“The lack of backbone displayed by Western leaders when dealing with China is symbolic of the malaise that has been gripping Western culture for decades.”
he Coronavirus pandemic is holding the West in a vice-like grip, strangling the life out of our economies as it suffocates the life out of the most afflicted. A virus that came from China and spread worldwide through the arteries of globalization has caused a shut-down of the system that disseminated it. There has been talk of a brewing cold war with China for years now. Along with other geopolitical trends in place before the pandemic, the virus has only entrenched this new reality. Whether we are in a position to engage in Cold War 2.0 remains to be seen.
Daniel Strand at Providence argues that we are witnessing a “Clash of Civilizations” that Samuel Huntington warned would be the norm in the wake of Cold War 1.0. While we should be careful not to let the rhetoric of civilizational clash be hijacked by neoconservative ideologues, that does not mean that there is not such a clash coming. Indeed, it was already being waged through the avenues and trenches of trade war. The offer of aid to various European powers in fighting the virus China unleashed on the world is purely a power play on the part of the Communist Party of China (CCP), designed to show the weakness of our governments in their supposedly lax response. Never mind that much of the equipment offered has either been faulty or not what is needed. The arsonist “helping” put out the fire he started that is consuming the lives and economy of a continent is a sight to see.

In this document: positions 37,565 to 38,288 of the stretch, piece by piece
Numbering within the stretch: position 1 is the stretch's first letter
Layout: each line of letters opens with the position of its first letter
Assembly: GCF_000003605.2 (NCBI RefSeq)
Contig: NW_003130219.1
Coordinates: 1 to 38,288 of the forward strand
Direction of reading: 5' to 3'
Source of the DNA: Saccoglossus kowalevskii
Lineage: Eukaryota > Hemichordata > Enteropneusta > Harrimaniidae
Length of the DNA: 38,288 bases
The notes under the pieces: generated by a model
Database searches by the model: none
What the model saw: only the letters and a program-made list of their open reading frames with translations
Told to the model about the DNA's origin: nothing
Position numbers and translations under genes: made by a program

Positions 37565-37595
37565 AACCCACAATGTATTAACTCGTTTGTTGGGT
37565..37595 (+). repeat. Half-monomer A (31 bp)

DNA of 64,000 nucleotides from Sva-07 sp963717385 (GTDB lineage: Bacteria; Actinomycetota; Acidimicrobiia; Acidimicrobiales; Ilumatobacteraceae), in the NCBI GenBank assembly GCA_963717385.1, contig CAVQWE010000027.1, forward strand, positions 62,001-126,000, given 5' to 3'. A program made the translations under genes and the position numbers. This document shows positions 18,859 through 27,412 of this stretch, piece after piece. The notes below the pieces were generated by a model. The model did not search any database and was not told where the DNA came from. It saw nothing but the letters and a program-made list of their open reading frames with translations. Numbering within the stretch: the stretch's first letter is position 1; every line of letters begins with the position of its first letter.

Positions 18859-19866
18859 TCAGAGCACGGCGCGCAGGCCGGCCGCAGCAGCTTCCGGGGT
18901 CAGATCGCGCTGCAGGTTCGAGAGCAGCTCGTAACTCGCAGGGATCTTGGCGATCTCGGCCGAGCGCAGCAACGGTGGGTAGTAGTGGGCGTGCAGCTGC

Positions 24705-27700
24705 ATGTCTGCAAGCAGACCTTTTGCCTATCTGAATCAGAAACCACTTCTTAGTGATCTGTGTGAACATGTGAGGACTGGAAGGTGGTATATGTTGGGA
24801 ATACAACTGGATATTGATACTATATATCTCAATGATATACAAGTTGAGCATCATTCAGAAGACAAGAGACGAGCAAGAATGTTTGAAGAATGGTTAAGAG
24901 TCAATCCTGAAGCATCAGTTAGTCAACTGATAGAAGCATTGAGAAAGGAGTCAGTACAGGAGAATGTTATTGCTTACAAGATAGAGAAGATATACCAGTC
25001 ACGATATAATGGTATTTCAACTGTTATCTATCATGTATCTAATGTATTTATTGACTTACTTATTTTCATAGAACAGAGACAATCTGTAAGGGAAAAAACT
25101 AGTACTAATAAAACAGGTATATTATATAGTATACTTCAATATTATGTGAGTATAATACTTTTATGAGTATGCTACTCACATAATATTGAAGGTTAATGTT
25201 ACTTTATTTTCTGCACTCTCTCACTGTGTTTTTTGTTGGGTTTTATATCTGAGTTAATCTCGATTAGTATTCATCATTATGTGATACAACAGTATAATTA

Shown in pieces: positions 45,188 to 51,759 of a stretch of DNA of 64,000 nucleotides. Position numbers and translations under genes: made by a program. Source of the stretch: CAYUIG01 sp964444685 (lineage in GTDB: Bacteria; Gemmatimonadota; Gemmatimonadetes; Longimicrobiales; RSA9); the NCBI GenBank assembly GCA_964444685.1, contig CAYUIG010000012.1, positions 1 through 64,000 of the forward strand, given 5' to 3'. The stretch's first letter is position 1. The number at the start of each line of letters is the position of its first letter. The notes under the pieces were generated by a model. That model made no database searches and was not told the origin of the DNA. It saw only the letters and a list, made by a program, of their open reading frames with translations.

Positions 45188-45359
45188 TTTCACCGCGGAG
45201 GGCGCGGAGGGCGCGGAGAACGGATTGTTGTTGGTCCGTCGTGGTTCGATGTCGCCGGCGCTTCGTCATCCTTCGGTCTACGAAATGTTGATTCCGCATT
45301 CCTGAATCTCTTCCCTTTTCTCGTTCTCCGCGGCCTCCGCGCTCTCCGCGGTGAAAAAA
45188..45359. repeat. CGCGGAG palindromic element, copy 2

In reality though, China has been increasingly expansionist for years now. It has been building islands in the South China sea and aggressively patrolling what it sees as its sphere of influence. It would not be a great surprise if in the next few years China declared its own version of the Monroe Doctrine. China has also expanded its physical reach through the Belt and Road initiative, gaining access to Central Asia and Europe and orienting more and more of the Eurasian landmass towards its orbit. China is the buckle on the belt that binds the globe, its vision of its place in the world rooted in its 5,000-year mythos. Alongside this are China’s efforts at building up its presence in Sub-Saharan Africa through investment and infrastructure development in return for resource exploitation.
Identity politics has become what we do as a decadent, stagnant and narcissistic alternative to being Francis Fukuyama’s listless Last Men at the end of History. While anti-Western, China apologist Left-wing MPs concentrate on victimhood, China concentrates on victory.